Oral health should be part of routine health screenings and physical exams of all children, especially those with special health care needs.
Pediatricians play an important role in the oral health of children. Oral disease (including dental caries) has health implications beyond the mouth, particularly for children with chronic diseases such as autism, Down syndrome, attention deficit hyperactivity disorder and congenital heart disease.
Disparities in rate of dental caries exist between races and ethnicities, and children in rich and poor families. Black non-Hispanic and Mexican-American children have higher caries rates than White children. Children age 2 to 4 in poor families have caries rates of 34.1 percent compared to 14.5 percent for children in wealthier families.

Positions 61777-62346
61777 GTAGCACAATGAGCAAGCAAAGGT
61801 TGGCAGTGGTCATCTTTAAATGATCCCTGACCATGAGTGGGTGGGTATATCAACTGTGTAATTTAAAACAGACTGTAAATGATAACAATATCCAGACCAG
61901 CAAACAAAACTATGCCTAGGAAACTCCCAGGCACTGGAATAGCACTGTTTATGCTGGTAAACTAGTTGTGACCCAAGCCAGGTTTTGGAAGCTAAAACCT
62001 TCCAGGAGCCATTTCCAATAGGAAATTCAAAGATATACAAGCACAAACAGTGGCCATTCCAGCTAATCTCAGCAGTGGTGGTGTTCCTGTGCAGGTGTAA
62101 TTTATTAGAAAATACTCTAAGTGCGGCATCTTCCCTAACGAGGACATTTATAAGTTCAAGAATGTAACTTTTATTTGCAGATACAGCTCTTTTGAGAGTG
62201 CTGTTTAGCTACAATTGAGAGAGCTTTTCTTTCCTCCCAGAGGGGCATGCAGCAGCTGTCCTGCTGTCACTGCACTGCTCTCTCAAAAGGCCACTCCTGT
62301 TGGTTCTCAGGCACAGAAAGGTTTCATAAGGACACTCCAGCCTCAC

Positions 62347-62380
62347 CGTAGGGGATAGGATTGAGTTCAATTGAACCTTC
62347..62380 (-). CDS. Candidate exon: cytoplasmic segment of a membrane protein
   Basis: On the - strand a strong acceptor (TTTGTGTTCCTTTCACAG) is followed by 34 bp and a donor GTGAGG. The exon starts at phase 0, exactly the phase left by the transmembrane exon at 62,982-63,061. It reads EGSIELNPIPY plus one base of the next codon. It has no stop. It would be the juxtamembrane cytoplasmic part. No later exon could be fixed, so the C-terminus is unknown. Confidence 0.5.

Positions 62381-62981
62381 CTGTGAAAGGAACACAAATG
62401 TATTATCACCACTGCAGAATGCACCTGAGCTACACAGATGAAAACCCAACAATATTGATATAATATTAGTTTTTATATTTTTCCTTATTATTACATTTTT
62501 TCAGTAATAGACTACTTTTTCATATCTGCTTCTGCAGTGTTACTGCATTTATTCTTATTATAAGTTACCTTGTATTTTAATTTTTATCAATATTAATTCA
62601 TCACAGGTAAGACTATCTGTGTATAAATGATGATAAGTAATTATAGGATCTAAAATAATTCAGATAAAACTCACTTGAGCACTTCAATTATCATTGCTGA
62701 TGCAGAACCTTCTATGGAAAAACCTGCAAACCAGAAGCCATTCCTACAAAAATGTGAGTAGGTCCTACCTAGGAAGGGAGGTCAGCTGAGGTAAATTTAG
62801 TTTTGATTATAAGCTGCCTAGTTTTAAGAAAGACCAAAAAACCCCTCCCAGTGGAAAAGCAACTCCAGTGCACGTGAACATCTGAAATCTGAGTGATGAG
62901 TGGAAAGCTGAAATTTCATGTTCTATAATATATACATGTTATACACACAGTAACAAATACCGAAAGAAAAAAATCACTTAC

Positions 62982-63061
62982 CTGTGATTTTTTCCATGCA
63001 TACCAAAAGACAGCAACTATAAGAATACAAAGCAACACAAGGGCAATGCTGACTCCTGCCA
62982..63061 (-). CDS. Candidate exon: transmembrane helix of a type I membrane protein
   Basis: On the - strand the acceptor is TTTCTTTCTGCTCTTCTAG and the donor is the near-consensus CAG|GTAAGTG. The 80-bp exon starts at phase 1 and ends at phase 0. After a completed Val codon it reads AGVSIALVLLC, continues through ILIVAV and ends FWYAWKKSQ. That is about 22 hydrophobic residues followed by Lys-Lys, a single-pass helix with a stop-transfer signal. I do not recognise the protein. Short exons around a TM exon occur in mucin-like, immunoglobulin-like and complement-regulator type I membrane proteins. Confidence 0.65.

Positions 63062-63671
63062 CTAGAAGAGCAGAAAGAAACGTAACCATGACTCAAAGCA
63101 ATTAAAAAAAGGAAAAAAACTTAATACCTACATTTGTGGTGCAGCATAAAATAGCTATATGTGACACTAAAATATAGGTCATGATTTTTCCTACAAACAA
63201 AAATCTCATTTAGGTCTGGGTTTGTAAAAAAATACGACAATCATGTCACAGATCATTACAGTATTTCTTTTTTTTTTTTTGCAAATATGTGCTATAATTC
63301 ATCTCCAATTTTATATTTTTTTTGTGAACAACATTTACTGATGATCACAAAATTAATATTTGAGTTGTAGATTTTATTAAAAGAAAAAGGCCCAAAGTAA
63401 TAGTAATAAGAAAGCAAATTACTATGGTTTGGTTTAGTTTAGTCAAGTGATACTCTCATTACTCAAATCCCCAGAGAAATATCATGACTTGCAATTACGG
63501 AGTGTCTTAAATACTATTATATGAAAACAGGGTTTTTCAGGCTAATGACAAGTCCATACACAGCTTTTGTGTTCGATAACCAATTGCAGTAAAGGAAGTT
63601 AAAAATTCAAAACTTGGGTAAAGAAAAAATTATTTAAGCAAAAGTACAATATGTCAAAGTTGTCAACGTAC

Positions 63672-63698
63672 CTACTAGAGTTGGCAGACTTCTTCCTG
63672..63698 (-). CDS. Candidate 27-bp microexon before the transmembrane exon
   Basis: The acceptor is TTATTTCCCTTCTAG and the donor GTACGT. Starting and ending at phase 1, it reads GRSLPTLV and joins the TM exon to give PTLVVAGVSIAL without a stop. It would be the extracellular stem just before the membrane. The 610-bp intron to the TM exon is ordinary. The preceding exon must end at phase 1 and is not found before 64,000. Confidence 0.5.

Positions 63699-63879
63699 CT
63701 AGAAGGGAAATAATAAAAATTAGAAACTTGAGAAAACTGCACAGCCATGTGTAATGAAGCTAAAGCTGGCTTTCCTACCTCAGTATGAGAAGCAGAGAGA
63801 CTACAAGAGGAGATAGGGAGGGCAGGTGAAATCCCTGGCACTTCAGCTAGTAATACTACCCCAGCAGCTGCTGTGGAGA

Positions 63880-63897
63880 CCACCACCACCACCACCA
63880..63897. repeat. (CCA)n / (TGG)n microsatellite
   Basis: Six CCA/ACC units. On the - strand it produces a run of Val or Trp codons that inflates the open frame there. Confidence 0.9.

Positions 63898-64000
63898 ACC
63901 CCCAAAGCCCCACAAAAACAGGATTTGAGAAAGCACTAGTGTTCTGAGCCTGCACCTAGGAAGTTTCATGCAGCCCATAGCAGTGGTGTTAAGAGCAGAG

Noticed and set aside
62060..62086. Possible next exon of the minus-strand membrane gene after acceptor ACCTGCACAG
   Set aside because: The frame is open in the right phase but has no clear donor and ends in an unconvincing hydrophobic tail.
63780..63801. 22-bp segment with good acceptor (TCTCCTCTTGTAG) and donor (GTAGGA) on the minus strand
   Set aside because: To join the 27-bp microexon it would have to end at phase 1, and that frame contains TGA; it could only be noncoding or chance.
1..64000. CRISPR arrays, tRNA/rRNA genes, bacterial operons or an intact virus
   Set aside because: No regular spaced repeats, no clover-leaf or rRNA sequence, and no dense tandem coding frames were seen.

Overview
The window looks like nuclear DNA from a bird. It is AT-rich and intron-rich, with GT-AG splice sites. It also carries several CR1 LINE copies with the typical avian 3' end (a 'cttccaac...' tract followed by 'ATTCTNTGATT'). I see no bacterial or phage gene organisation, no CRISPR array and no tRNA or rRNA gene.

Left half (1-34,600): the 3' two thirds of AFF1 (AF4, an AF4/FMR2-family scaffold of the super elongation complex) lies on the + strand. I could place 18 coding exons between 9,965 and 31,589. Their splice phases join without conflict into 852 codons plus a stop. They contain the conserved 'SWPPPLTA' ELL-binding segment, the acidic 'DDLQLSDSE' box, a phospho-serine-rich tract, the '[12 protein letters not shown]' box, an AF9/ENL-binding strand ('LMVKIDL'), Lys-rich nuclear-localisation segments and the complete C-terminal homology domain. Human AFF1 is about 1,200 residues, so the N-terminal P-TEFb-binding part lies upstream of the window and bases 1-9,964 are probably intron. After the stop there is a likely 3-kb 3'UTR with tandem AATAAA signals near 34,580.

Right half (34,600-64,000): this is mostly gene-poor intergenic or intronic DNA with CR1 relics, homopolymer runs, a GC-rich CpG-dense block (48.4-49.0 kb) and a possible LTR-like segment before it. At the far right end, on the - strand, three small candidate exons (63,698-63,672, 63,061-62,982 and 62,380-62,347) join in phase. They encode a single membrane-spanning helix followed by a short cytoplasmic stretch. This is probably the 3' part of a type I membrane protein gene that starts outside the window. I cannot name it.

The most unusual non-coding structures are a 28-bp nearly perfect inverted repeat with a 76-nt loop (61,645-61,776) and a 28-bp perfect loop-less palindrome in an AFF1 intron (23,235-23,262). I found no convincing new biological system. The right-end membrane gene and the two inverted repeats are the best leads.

While most pediatricians (90%) thought that they should examine patients’ teeth for caries and educate families about preventive oral health, only 54 percent performed this examination in more than half their youngest patients (ages 0 to 3). The major reason cited for pediatricians not addressing oral health: lack of knowledge. A one-hour Web-based training session, however, increased pediatric residents’ knowledge and raised scores on a brief questionnaire from 69 percent to 81 percent. Even with more training, pediatricians often lack time during office visits to incorporate oral health into their practice, cannot bill for oral health and have difficulty making dentist referrals.
Other professionals responsible for child health—family physicians, nurse practitioners and school nurses—should incorporate oral health into their training and practices.